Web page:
The Relationship Scale – Another helpful thinking tool is the Relationship Scale.  This idea formed out of some work that Kim Miller and I did with through the Dispute Resolution Office of Saskatchewan Justice.  Again, it is simple so quickly learned.  I ask people to rate key relationships on the Relationship Scale somewhere between -5 and +5 with both ends being either impossibly bad or good after giving them a sense of what a -2, -1, or a +1 is.  Signs that a relationship might be a -2 could include that I dread going to work in the morning and have begun to obsess about them at home.  A -1 would be more situational where I only really feel bad about it when I am actively working with that person.  A +1 would be a relationship where I have spontaneous positive feelings when I see them and can remember laughing with them during work.  I then explore with them the impacts of different ratings at different times and have them imagine what small actions they can take to improve the relationship to move their ratings up by only half or one increment.  People often state goals, like moving from a -2 to a +1, that feel impossible to achieve.  It becomes evident, however, that to improve a single step one can take unilateral positive actions like self-care or raising issues more respectfully. Small incremental improvements then are seen to have tangible payoffs in the level of stress and workplace wellness that feel possible and can be done without needing much from the other person.  The difference between the impacts of -2 compared to -1 are huge.  This model discourages blaming mindsets and focuses on positive personal decisions.  When both are on-board, virtuous cycles can take hold, making trust possible and de-escalating the workplace.


The Functions and Systems (Work) Conversation

What is it?

The Functions and Systems Conversation (Let’s call it The Work Conversation for short) is the conversation between the employee and the supervisor about getting work done with high quality and efficiency, and coordination with others. It establishes the realistic standards and procedures for the employee.


The Work Conservation goes well when:

  • The people follow the basic tenets and methods of interest-based problem-solving.
  • All staff members and supervisors have a growth mindset, viewing most or all set-backs and challenges as problems to solve and assuming that everyone is growing and learning all the time.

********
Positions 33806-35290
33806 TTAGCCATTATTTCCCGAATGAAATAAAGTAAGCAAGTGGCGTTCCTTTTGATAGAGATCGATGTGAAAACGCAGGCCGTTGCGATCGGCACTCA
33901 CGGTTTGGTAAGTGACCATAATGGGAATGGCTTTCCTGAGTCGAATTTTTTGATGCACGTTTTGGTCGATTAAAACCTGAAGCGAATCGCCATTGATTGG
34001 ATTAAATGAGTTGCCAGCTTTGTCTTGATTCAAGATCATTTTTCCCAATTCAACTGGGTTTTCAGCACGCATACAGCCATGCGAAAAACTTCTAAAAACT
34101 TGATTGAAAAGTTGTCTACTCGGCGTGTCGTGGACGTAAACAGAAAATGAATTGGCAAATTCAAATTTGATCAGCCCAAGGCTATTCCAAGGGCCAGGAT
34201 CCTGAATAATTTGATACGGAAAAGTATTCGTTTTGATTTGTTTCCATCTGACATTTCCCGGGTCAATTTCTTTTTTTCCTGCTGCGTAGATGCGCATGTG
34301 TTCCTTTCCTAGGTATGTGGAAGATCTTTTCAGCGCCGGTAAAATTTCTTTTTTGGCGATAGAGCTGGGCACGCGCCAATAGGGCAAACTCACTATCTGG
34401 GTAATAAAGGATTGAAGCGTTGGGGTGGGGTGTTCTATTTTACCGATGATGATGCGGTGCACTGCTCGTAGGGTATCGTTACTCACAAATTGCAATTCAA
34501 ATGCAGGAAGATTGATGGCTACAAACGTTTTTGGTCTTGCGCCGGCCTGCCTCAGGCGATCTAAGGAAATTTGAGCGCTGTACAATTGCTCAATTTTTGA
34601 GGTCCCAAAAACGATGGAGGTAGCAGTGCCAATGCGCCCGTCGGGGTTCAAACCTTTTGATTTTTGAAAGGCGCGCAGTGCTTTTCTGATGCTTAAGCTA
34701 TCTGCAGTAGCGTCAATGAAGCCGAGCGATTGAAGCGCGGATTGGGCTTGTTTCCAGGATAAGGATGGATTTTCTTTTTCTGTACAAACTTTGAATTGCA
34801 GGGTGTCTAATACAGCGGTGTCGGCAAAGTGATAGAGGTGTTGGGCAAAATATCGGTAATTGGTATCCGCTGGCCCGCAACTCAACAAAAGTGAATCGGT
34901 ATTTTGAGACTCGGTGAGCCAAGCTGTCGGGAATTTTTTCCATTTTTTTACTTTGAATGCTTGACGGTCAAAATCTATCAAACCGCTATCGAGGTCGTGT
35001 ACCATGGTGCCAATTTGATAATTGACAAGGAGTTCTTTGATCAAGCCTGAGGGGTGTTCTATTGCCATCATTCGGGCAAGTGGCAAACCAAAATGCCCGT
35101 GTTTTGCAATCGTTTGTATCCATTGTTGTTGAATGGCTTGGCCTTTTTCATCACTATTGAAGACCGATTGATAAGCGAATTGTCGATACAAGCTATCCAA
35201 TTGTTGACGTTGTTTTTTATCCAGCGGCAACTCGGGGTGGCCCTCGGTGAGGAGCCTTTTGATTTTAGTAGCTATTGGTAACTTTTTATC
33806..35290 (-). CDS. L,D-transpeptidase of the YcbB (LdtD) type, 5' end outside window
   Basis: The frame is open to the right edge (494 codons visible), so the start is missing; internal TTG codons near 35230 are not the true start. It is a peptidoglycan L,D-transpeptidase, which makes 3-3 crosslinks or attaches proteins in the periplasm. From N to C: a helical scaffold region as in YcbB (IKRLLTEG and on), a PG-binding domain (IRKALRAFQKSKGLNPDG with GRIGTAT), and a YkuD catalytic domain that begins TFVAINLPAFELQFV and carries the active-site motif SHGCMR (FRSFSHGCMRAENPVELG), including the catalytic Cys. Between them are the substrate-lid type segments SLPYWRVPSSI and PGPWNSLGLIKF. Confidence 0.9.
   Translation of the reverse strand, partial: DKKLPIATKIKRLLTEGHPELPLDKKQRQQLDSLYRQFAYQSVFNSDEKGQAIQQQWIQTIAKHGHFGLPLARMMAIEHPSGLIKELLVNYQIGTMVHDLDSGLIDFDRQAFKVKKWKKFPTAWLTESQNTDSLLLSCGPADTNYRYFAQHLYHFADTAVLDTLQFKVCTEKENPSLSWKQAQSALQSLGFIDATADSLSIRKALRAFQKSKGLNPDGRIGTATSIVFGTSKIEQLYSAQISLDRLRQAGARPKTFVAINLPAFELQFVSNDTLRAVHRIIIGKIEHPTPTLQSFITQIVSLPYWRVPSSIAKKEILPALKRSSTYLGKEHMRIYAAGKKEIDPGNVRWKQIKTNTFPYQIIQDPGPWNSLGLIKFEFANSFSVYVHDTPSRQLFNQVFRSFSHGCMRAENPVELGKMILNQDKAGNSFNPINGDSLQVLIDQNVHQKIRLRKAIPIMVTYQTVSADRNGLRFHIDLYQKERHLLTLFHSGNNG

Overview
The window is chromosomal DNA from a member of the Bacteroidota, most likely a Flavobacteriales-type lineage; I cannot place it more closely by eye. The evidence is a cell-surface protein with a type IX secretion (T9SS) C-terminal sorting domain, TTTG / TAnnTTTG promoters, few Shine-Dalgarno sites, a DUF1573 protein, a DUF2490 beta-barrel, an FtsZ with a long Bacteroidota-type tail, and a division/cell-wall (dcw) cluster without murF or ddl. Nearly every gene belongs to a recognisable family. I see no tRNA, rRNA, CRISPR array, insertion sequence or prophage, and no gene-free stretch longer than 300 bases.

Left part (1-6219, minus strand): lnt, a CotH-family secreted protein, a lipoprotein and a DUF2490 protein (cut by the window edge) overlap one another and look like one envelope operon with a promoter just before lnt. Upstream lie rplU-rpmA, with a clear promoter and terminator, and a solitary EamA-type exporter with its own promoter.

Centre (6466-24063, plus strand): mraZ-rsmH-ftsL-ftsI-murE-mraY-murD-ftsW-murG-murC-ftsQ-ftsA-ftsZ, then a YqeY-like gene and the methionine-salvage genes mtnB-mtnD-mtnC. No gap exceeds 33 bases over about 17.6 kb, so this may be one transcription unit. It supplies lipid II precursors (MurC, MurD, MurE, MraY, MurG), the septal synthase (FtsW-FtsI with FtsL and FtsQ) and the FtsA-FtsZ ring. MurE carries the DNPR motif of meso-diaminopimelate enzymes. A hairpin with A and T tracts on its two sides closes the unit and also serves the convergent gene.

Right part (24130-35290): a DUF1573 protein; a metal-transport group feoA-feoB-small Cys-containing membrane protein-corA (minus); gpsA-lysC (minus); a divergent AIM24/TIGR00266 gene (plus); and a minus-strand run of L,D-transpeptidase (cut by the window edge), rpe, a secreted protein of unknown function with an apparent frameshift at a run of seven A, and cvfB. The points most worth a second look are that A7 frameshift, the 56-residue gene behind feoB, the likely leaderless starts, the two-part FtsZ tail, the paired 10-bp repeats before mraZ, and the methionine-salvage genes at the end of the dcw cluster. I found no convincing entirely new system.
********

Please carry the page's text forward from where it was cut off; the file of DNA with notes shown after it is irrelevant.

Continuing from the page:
• Managers staff units generously enough and distribute work to allow time for groups and pairs to discuss their work thoroughly.
  • Supervisors and staff members take an unranked stance. Ideas and suggestions should have weight that reflects their merits rather than the rank of the people who state them.


The Work Conversation goes poorly when:

  • Staff members and supervisors mistake the frustration of problem-solving for personal attack.
  • Supervisors adopt a deficit mindset and assume staff mistakes and failures reflect bad character.
  • Staff members and supervisors assume that supervisors and managers should automatically understand every aspect of the work. An ironic fact of promotion in any organization is that the higher you rise the less you know about the actual work your organization performs.


Tools to help the Work Conversation

Exploring Interests and the Problem-Solving Process – The basic problem-solving process espoused by most organizational and conflict resolution theorists consists of the following steps:

  1. Identifying and clarifying the problem – What are the issues that need to be resolved? Why is it a problem? Who needs to be a part of problem resolution?
  2. Exploring the interests of all involved, including customer or client groups – What is important to each stakeholder? How are people and systems impacted?  This stage is often neglected as people rush to push forward their preferred solutions.
  3. Generating options that satisfy interests – The key here is to base potential options on the interests and deeper understanding achieved in the previous stage, looking to make sure systems are corrected or improved where needed instead of implementing band-aid solutions.
  4. Developing an implementation plan – Especially for larger changes or initiatives, making sure exactly who is doing what when and how is a crucial part of the conversation so misunderstandings don’t undermine either the Relationship Conversation or the Directing and Reporting Conversation.

The benefits of taking time with this conversation is that it involves the collaboration of the minds of people who have different points of view on the same problem and results in better plans.  More people have skin in the game and better decisions result.  Brand-name processes like LEAN, Quality Improvement, and Root Cause Analysis all have roots in basic interest-based problem-solving.



The Directing and Reporting Conversation